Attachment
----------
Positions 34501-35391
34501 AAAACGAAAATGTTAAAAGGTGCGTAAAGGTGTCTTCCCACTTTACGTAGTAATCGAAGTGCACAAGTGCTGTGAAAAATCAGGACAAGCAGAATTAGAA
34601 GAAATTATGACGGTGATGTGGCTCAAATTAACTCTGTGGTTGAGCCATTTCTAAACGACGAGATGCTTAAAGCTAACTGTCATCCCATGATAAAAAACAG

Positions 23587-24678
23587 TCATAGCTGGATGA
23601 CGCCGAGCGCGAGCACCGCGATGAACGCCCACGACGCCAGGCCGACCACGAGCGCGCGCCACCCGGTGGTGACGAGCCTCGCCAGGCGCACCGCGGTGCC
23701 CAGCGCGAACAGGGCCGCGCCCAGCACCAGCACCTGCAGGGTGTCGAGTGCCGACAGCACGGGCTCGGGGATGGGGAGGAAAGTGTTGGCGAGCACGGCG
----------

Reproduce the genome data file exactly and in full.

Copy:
Positions 34501-35391
34501 AAAACGAAAATGTTAAAAGGTGCGTAAAGGTGTCTTCCCACTTTACGTAGTAATCGAAGTGCACAAGTGCTGTGAAAAATCAGGACAAGCAGAATTAGAA
34601 GAAATTATGACGGTGATGTGGCTCAAATTAACTCTGTGGTTGAGCCATTTCTAAACGACGAGATGCTTAAAGCTAACTGTCATCCCATGATAAAAAACAG

Positions 23587-24678
23587 TCATAGCTGGATGA
23601 CGCCGAGCGCGAGCACCGCGATGAACGCCCACGACGCCAGGCCGACCACGAGCGCGCGCCACCCGGTGGTGACGAGCCTCGCCAGGCGCACCGCGGTGCC
23701 CAGCGCGAACAGGGCCGCGCCCAGCACCAGCACCTGCAGGGTGTCGAGTGCCGACAGCACGGGCTCGGGGATGGGGAGGAAAGTGTTGGCGAGCACGGCG